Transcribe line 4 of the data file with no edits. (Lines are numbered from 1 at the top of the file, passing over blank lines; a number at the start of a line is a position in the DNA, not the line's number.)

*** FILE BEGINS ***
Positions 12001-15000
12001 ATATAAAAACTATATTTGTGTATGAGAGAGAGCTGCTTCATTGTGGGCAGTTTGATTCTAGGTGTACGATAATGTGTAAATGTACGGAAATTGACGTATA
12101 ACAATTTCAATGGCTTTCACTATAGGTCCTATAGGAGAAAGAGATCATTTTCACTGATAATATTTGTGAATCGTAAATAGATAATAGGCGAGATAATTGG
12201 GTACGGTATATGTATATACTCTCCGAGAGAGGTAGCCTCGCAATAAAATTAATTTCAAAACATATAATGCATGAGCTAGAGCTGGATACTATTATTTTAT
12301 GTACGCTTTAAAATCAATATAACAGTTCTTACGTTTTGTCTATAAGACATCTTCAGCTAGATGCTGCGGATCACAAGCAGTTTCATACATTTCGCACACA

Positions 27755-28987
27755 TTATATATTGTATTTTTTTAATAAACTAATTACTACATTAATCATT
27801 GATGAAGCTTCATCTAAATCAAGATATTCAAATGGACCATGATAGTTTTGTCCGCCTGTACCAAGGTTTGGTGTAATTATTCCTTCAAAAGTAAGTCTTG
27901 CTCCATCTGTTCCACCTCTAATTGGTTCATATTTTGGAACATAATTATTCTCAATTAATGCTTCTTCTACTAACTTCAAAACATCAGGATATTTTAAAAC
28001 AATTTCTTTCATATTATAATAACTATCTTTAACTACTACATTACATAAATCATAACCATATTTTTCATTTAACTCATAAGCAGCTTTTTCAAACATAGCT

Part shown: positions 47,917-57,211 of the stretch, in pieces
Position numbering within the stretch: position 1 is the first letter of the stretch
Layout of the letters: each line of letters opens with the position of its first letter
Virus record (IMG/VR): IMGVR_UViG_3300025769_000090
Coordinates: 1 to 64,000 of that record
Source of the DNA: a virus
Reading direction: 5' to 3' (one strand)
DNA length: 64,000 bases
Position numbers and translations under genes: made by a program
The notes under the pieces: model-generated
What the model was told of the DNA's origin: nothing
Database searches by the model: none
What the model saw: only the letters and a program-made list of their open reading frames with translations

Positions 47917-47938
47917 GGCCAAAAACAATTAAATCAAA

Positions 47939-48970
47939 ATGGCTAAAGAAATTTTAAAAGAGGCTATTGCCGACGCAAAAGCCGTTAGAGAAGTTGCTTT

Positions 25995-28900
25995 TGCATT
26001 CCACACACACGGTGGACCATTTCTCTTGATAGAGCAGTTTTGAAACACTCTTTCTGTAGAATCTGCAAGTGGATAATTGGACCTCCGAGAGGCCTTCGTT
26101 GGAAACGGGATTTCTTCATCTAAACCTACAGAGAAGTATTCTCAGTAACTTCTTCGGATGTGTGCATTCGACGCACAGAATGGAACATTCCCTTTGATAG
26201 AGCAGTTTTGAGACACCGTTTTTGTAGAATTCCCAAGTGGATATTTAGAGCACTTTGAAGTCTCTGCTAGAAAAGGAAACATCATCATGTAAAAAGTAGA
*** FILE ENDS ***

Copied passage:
12201 GTACGGTATATGTATATACTCTCCGAGAGAGGTAGCCTCGCAATAAAATTAATTTCAAAACATATAATGCATGAGCTAGAGCTGGATACTATTATTTTAT